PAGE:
On a February afternoon, Blanc and Minucci drive along a county road in their tan 1999 Oldsmobile to a neighbor’s house to hand out yellow posters with the image of a wind turbine with a circle and red slash mark across it. The protest signs are in yards dotted throughout the town.
Blanc learned about plans in October for the wind project when EDF Renewables, the American subsidiary of a French company, sent her a notice in the mail.
EDF’s 65-megawatt Sugar River Wind Project would include 24 turbines spread over 5,870 acres. According to the company, the project would bring in more than $250,000 in tax revenue annually. It has the capacity to provide power for 20,000 homes, according to the pro-renewables group Renew Wisconsin.
The project reflects a reignited interest among wind developers in the state, according to Renew Wisconsin Policy Director Michael Vickerman. Currently, wind power provides less than 3% of Wisconsin’s electricity.
The fight between residents and renewable energy is playing out in Wisconsin and other states as large wind and solar projects — which in some cases can produce electricity more cheaply than coal-fired power plants — have begun cropping up in rural areas.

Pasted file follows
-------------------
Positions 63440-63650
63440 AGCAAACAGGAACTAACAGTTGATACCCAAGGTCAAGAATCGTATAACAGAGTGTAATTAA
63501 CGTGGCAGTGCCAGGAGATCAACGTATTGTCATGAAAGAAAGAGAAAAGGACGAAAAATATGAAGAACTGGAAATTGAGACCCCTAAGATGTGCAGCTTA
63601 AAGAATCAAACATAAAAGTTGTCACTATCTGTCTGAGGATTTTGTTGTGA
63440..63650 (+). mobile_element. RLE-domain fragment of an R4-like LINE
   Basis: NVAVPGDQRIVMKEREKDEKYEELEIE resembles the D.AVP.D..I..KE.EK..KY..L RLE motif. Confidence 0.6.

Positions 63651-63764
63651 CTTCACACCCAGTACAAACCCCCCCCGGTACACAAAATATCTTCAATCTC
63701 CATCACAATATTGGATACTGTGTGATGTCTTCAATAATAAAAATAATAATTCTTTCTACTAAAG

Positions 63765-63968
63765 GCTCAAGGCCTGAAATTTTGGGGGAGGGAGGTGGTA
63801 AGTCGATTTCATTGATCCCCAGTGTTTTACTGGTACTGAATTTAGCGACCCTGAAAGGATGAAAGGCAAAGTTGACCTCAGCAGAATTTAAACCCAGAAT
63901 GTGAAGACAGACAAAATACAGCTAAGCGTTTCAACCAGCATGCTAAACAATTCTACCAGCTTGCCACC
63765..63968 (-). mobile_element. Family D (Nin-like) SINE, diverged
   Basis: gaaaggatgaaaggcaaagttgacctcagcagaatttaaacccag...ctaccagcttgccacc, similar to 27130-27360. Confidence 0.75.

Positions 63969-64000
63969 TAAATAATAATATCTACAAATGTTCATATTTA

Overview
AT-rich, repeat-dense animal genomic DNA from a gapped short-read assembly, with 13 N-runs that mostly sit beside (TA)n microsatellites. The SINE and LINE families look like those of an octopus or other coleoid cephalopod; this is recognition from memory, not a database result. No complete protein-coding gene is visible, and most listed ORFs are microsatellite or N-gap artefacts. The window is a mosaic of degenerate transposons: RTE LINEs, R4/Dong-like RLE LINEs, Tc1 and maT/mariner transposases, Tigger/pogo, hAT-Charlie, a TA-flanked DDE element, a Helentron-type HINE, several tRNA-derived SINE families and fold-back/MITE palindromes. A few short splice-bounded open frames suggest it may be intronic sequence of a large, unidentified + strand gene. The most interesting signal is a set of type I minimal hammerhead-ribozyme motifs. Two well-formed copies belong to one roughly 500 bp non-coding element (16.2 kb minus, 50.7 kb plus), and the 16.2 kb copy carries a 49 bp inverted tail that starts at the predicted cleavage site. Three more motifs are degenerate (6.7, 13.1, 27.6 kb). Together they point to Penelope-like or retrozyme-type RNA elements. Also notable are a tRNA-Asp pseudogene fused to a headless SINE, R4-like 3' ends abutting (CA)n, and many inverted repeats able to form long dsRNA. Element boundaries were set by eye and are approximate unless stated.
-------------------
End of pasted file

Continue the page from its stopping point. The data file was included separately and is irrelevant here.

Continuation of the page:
After receiving the notice, Blanc organized her neighbors to rally against the turbines. Under state law, projects are automatically approved after 90 days if a local municipality does not pass a wind ordinance to specify conditions for approval of the project, so the situation felt urgent.
She leaves the poster with a neighbor and gets back in the car.
“This is the exciting life of a wind warrior,” Blanc said, laughing. “But mostly I just sit around and like, write emails.”
Blanc said she is not anti-wind, she just does not think turbines should be close to residences.
She is worried her property’s value will fall with wind turbines towering above it.
“Who is going to want to buy it living in the shadow of giant, industrial wind?” she asked, raising a question studies have failed to answer, as some find a decline in value and others do not.
“We’re working musicians. We have no pension. We have no retirement. So this 5 acres and this janky old farm house, is like, it,” Blanc said. “This is what we’ve worked for our entire lives.”
At an evening Jefferson Town Board meeting in late February, a roomful of more than 70 community members faced three town board members and the town attorney, at times booing and jeering.
The board was considering a possible wind ordinance after months of public pressure. Local governments cannot enact restrictions on wind projects that exceed the standards set out in the state’s wind energy siting law, Public Service Commission Rule 128.
Prior to the law’s enactment in 2012, some local governments blocked projects in their areas. PSC 128 was a way to provide predictability to the permitting process and help prevent impasses. Under the law, any local government that passes a wind ordinance gains the power to regulate, approve or reject a wind project, within the bounds set by the state.